Snap credits the Snapchat for Android revamp for its recent success
Historically, Snapchat has always had a less-than-stellar relationship with Android. While the iOS version of the app has always worked flawlessly on Apple’s platform, the Android version of the app has normally been considered the complete opposite, with the app normally regarded as being slow and laggy as well as a constant battery hog that wrecked even higher-end phones. The Android app was also constantly criticized for shooting low-quality pictures in comparison to its iOS counterpart, something that was attributed to the app not using Android’s actual camera APIs but resorting to just taking a screenshot of the viewfinder.
Some people attribute these factors as being the catalysts behind Snapchat’s recent demise, together with the rise of Instagram Stories, Facebook Stories and other established social networks trying to compete with Snapchat and eventually poaching over its target audience. This prompted the people at Snap to roll out a version of Snapchat built from the ground up with Android users in mind. And in our testing, we found that they have indeed delivered and improved by leaps and bounds.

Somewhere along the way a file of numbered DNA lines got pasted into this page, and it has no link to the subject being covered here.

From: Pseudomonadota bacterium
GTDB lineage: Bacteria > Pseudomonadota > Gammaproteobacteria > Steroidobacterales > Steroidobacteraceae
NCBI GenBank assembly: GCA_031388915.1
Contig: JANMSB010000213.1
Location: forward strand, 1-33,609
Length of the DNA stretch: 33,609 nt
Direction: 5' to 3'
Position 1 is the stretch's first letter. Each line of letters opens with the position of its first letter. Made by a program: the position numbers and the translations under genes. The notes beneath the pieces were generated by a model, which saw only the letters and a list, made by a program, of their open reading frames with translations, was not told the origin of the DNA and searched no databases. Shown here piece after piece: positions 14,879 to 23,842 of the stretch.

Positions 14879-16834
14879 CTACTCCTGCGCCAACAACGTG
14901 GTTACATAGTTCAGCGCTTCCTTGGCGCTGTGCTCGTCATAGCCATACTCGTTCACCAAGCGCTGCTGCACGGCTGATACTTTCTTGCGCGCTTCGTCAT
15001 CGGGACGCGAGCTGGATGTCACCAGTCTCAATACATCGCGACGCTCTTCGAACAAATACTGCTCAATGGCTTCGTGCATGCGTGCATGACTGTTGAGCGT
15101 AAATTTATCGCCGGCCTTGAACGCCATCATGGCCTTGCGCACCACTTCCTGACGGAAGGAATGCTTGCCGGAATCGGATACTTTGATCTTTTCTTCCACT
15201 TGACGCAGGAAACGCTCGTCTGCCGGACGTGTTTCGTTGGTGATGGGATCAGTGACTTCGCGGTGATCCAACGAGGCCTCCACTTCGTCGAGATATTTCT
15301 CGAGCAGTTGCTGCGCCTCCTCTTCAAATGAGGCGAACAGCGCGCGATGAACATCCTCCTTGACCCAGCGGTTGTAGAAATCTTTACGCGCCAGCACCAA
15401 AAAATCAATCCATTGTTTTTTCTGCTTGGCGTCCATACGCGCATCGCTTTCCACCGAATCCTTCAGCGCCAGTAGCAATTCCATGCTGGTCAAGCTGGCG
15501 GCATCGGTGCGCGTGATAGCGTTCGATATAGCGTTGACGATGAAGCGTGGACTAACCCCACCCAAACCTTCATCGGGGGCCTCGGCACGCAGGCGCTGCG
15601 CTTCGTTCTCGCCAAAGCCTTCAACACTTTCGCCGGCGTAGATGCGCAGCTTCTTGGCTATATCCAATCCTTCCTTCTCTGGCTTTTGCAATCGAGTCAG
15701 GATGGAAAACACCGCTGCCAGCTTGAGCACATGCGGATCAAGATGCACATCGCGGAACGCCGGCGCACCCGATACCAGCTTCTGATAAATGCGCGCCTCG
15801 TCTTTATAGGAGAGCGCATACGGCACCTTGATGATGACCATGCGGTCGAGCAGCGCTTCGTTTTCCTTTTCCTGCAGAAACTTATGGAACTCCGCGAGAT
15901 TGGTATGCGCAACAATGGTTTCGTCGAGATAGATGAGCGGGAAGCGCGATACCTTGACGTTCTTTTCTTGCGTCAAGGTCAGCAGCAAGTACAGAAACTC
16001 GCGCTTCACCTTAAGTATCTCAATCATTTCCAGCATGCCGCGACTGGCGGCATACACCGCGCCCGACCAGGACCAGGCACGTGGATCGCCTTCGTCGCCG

Snapchat and Snap as a company are recently enjoying some newfound success after having a bad 2018, with revenue increasing 48% year-on-year to $388 million and daily active users increasing 8% to 203 million users. But the company is attributing this newfound success to their Android revamp. After all, the app’s actual usage and engagement numbers are increasing mostly on Android. According to Mr. Evan Spiegel, CEO of Snap, the retention rate of people opening Snapchat for the first time has increased by over 10% compared to the older version, with these new users sending up to 7% more Snaps than with the previous version.
While there are still some people out there who prefer Instagram over Snapchat, it’s clear that Snap’s efforts to improve their app experience for Android users is paying off, both in real-world usage as well as in its balance sheet. Maybe neglecting and ignoring Android users isn’t exactly the best thought process for a cross-platform social app after all.
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